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Thursday, November 9 • 3:30pm - 4:10pm
Shotgun Session

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These short “pecha kucha-like” sessions will feature 5 PowerPoint presentations of 6 minutes and 40 seconds each. We will have time at the end of the session intended for Q&A for all presenters. Come for a lively, rapid-fire group of talks.

1) It's NOT Just Kid's Stuff! (Reorganization of Juvenile Collection in an Academic Library) (Heidi Busch)

Libraries and their access to holdings evolve to meet the changing needs of their communities. In response to changing needs, the University of Tennessee at Martin’s Paul Meek Library evaluates their physical library holdings on an ongoing basis. Recently the past encroached on the present in the form of our Juvenile Collection. The library has a strong Juvenile Collection, primarily meant to serve our Education Department, but also serves as a resource for local educators and the community. However, stack maintenance was an issue and it had not been weeded in years. As part of our SACS/COC goals, the library conducted a review of the Juvenile Collection which included creating a new section for YA materials, reorganization of materials, and weeding. This review then functioned as a catalyst to review the Juvenile collections at our off-campus sites as well as establishing a guide for future collection evaluation.

In this presentation participants will come away with a better understanding of one library’s method of reorganization and weeding of a specific collection and including data collection for assessment purposes in an Academic Library. Audience members will be encouraged to share their own experiences with collection development and data collection for assessment purposes.

2) Technology Lending: Just Like Any Other Collection, Sort Of (Bobby Hollandsworth)

Technology lending or equipment lending has long been a staple of academic libraries. Think back a few years ago and you’ll probably remember calculators, tape recorders, point and shoot cameras, and projectors being loaned out at your library. Past was certainly prologue in this collection as Clemson University Libraries made a deliberate decision to upgrade the technology being loaned out in the spring 2012 to keep up with the changing needs of students, faculty, and staff. Some of the initial upgraded items included DSLR cameras, camera lenses, iPads, tripods, microphones, and digital voice recorders. Over the past five years more technology has been added to the lending collection including higher end DSLR cameras, Xbox and PlayStation consoles and games, mobile green screens, and virtual reality equipment. A technology lending collection is similar to any other collection an academic library may have, but different in many ways. These key differences will be discussed along with learning how to get started with technology lending or upgrading your current lending practices by assessing your needs and creating and managing a technology lending fund, the selection process, circulation policies, maintenance of the collection, and weeding.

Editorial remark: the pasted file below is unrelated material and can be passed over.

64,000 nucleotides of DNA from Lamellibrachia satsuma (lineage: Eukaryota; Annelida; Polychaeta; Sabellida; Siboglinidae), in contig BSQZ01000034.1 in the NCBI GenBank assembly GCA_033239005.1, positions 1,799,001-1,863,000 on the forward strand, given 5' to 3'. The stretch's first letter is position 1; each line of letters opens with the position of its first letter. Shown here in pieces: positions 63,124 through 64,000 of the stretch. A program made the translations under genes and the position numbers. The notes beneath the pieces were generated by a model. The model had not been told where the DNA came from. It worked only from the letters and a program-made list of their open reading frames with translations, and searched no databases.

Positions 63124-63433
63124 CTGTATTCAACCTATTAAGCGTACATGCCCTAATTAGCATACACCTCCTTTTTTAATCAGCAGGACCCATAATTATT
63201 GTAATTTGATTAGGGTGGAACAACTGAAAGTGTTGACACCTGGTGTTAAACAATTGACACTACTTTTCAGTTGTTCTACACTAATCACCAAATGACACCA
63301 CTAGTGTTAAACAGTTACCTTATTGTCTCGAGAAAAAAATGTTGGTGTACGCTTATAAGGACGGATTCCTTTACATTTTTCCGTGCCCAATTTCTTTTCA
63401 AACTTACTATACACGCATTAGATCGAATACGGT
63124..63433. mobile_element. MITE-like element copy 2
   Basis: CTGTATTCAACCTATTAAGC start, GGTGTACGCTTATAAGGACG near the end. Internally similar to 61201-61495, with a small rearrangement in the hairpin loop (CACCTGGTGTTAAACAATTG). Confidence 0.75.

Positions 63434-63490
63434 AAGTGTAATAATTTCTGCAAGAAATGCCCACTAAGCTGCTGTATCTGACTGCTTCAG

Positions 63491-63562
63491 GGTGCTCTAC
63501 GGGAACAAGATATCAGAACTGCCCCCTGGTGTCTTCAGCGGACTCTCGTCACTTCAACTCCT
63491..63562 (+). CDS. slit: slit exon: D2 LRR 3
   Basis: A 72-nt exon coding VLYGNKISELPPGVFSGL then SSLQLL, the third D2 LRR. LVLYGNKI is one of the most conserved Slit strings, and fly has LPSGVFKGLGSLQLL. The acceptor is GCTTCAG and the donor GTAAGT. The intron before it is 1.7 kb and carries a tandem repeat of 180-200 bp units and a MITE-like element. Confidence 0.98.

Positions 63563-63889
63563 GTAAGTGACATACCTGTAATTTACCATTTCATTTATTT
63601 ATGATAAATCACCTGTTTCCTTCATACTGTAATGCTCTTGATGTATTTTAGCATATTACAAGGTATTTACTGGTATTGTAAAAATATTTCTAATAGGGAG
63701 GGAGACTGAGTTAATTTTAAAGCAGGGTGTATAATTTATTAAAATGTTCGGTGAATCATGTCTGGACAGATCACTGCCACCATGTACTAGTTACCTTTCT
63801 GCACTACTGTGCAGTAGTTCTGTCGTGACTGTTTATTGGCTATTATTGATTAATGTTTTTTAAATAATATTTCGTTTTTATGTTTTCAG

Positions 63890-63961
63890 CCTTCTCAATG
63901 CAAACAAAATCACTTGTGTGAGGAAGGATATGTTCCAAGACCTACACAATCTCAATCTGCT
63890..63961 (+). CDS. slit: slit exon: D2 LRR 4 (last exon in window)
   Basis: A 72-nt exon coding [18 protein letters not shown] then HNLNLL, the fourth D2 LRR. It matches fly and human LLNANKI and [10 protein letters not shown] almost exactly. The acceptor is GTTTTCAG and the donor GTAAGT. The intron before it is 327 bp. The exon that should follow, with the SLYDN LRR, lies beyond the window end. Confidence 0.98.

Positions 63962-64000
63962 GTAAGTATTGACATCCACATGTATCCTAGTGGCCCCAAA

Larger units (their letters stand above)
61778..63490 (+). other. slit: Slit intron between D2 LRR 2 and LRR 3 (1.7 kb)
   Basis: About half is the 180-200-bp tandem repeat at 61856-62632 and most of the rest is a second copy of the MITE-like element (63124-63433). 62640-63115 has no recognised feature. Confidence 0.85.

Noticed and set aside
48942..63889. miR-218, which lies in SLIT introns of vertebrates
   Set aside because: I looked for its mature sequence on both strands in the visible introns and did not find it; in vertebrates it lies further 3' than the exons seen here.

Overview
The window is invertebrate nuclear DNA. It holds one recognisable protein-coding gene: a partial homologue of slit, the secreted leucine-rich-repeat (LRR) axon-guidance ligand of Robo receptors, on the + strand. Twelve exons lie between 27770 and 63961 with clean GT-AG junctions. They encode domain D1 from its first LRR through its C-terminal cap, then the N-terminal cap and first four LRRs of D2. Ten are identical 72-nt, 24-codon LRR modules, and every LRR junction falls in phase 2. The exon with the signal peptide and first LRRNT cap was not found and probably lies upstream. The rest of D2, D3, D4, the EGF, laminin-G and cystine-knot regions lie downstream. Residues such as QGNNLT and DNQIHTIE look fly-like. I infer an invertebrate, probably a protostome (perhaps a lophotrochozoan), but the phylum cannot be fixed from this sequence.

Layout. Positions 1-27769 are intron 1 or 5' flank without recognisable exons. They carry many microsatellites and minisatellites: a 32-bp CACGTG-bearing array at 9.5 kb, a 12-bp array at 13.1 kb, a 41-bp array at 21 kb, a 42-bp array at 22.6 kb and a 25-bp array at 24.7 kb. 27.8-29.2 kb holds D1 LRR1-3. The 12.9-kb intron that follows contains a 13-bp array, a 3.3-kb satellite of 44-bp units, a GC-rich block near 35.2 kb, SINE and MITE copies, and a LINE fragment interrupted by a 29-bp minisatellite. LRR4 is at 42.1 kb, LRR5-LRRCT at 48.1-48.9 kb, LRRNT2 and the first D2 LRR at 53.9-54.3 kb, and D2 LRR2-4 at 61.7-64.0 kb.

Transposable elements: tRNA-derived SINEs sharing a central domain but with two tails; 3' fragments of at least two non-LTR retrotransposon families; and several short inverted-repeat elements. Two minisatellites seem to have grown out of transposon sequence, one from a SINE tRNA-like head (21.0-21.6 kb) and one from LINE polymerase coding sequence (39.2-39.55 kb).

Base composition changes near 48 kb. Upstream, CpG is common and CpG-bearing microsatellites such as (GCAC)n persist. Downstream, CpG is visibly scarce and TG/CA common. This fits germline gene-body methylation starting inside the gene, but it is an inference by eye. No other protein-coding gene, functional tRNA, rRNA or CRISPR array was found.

3) Collection Assessment: A Cure for Office Clutter? (Thomas Karel)

This will be a discussion of two projects that I would like to complete before I retire in the near future: the management of an ambitious collection assessment project (aka “weeding”) and the Herculean attempt to get rid of the clutter in my office. I have discovered that these two projects are intertwined and I will talk about the challenges and frustrations of each one. Items that will be discussed include: the design of Franklin & Marshall’s Collection Assessment Project (CAP); guidelines for the initial assessment and review of decisions; the goals for the project; the impact on staff; the impact on my office space and workflow; and the dispersal of the withdrawn items.

4) Cooking the Books: Developing an “Academic” Cookbook Collection (Whitney Kemble)